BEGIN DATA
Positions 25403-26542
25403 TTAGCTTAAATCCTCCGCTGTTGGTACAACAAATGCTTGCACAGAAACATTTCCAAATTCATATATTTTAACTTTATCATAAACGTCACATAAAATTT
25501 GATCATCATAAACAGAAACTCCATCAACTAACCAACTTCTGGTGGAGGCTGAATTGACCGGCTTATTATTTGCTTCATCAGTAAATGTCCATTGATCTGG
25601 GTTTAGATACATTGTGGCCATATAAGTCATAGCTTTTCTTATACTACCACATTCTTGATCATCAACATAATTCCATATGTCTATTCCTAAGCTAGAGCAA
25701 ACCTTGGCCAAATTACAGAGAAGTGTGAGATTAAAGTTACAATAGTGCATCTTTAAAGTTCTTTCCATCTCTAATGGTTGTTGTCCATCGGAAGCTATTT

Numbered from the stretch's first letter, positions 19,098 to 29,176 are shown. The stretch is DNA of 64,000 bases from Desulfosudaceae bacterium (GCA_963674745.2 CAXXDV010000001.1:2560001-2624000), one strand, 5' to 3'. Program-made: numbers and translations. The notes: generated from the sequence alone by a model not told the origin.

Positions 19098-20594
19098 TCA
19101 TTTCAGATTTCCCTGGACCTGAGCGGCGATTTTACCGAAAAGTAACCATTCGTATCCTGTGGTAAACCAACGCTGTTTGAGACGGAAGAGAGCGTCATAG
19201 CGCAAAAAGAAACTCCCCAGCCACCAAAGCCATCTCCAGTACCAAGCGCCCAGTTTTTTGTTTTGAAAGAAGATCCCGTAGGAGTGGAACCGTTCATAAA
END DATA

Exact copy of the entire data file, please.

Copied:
Positions 25403-26542
25403 TTAGCTTAAATCCTCCGCTGTTGGTACAACAAATGCTTGCACAGAAACATTTCCAAATTCATATATTTTAACTTTATCATAAACGTCACATAAAATTT
25501 GATCATCATAAACAGAAACTCCATCAACTAACCAACTTCTGGTGGAGGCTGAATTGACCGGCTTATTATTTGCTTCATCAGTAAATGTCCATTGATCTGG
25601 GTTTAGATACATTGTGGCCATATAAGTCATAGCTTTTCTTATACTACCACATTCTTGATCATCAACATAATTCCATATGTCTATTCCTAAGCTAGAGCAA
25701 ACCTTGGCCAAATTACAGAGAAGTGTGAGATTAAAGTTACAATAGTGCATCTTTAAAGTTCTTTCCATCTCTAATGGTTGTTGTCCATCGGAAGCTATTT

Numbered from the stretch's first letter, positions 19,098 to 29,176 are shown. The stretch is DNA of 64,000 bases from Desulfosudaceae bacterium (GCA_963674745.2 CAXXDV010000001.1:2560001-2624000), one strand, 5' to 3'. Program-made: numbers and translations. The notes: generated from the sequence alone by a model not told the origin.

Positions 19098-20594
19098 TCA
19101 TTTCAGATTTCCCTGGACCTGAGCGGCGATTTTACCGAAAAGTAACCATTCGTATCCTGTGGTAAACCAACGCTGTTTGAGACGGAAGAGAGCGTCATAG
19201 CGCAAAAAGAAACTCCCCAGCCACCAAAGCCATCTCCAGTACCAAGCGCCCAGTTTTTTGTTTTGAAAGAAGATCCCGTAGGAGTGGAACCGTTCATAAA